Millennials are struggling under the pressure of debt, with 42 percent saying "it is their biggest financial concern currently.” Four in ten say their debt is "overwhelming" versus 23 percent of baby boomers. Forty-five percent of millennial women feel “overwhelmed” by debt, versus 33 percent of millennial men. Perhaps due to big debt obligations, over half of the millennials (56%) say they are “living paycheck to paycheck,” regardless of gender.
When asked to rank their number one financial concern after paying day-to-day bills, millennials cite paying off student loans (29%) as their top concern, whereas boomers cite saving for retirement (44%). When asked to estimate certain categories of debt as a percentage of monthly pay, millennials report their debt breaks down, on average, as follows: credit card debt, 16 percent; mortgage debt, 15 percent; student loan debt, 12 percent; auto debt, 9 percent; and medical debt, 5 percent. Among all millennials, 47 percent are allocating 50 percent or more of their paychecks to these types of debt.
The progress in accumulating investable assets proves to be another area of difference between the genders, with college-educated millennial men reporting median household investable assets of $58,500 and college-educated millennial women reporting median household investable assets of $31,400.
Since debt is a top financial concern for most millennials, the most important financial advice they would impart to someone starting out is: “Don’t spend more than you earn” (33%), followed by “Get educated about your personal finances” (17%), and “Start saving for retirement now” (16%). This contrasts with boomers, 43 percent of whom would tell those starting out today to start saving for retirement now.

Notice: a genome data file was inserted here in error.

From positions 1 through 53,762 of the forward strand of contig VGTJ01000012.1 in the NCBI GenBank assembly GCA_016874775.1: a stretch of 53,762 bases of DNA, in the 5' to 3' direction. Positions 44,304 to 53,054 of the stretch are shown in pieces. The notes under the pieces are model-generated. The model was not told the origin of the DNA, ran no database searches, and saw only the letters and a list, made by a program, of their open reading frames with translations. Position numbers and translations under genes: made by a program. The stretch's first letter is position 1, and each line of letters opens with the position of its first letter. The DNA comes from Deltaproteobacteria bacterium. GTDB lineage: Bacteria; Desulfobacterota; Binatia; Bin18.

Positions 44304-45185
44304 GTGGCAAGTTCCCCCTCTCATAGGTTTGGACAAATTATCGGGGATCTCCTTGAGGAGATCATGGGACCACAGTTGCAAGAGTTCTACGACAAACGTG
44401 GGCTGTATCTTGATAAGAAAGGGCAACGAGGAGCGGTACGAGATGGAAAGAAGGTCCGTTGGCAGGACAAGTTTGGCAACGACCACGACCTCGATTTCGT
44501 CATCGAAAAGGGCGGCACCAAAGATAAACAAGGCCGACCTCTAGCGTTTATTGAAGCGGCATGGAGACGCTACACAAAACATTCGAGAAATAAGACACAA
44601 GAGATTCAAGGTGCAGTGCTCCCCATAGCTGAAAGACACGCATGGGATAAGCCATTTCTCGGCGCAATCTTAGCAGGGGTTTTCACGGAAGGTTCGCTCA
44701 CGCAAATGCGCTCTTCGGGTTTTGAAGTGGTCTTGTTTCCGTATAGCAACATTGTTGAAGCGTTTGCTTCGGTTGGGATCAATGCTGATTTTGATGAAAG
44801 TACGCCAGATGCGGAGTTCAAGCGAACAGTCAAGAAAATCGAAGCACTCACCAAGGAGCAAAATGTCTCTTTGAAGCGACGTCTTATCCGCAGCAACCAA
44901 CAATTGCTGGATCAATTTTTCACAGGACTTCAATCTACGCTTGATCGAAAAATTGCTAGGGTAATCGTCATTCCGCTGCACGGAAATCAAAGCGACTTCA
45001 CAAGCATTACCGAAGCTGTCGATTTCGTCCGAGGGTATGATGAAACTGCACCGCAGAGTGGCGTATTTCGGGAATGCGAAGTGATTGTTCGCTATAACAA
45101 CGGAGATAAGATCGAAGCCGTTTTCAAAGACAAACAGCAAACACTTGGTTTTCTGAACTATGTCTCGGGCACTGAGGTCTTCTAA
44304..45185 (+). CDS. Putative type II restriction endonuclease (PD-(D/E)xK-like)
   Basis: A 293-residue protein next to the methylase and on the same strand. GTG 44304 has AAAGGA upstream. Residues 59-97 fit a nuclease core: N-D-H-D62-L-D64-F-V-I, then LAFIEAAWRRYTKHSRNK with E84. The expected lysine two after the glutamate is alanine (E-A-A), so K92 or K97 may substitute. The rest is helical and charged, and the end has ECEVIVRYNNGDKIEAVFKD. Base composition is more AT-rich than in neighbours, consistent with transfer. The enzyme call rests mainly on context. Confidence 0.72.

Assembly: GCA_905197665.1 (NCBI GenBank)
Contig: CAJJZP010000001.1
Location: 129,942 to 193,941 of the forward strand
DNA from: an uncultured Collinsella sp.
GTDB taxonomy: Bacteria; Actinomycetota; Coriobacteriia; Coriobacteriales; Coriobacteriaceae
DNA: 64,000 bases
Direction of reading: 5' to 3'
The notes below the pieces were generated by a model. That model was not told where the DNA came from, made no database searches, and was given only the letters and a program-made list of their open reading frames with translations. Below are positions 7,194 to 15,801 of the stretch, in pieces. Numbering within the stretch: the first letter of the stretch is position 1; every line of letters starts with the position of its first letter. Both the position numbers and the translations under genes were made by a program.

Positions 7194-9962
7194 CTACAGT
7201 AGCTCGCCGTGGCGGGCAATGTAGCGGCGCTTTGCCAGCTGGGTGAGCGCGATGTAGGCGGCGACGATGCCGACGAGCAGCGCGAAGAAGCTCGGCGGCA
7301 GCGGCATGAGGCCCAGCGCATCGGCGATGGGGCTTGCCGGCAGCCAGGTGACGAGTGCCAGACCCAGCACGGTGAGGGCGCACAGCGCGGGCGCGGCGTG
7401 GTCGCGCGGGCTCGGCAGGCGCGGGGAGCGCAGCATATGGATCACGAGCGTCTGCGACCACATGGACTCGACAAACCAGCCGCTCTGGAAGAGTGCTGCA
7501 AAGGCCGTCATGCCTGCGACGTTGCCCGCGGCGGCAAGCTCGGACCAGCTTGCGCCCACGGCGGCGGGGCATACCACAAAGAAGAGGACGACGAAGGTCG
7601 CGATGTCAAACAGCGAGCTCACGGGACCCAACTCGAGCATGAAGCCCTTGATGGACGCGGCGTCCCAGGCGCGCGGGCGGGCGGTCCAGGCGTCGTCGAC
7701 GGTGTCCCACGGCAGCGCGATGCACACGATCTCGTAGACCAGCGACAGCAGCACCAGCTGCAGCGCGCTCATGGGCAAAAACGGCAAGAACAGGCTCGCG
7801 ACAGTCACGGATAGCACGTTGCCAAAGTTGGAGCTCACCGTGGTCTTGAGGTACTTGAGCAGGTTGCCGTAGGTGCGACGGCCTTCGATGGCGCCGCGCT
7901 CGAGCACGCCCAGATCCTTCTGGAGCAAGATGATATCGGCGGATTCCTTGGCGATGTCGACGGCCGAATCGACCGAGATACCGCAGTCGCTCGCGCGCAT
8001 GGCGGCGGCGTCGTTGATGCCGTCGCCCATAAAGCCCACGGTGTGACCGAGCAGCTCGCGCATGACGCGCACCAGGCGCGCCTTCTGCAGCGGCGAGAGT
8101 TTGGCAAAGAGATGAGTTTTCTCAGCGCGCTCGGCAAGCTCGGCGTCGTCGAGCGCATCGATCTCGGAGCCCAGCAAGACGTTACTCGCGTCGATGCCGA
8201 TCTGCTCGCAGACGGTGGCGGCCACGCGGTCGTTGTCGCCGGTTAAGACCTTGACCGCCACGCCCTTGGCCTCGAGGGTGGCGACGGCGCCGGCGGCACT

When millennials were asked whom they trust for credible information to help them make financial decisions, a majority cited “family” (57%), followed by “financial institutions” (54%) and “personal finance experts/personalities” (50%). Boomers cite “personal finance experts/personalities” as their first choice (57%), followed by “financial institutions” (45%) and then followed by “family” (40%) as their last choice for financial advice.
The 2014 Wells Fargo Millennial study was conducted online by Harris Poll on behalf of the Wells Fargo Wealth, Brokerage, and Retirement (WBR) team between April 15 and May 2, 2014. Survey respondents included 1,639 millennials between the ages of 22 and 33, as well as 1,529 baby boomers between the ages of 49 and 59. Oversample completes were collected for millennials and baby boomers in the Charlotte (134 millennials, 151 boomers), Minneapolis (156 millennials, 157 boomers), Atlanta (157 millennials, 160 boomers) and NYC (150 millennials, 158 boomers) markets. Results were weighted, as needed, to represent the most recent U.S. Census data based on: age, sex, race/ethnicity, education, region and household income.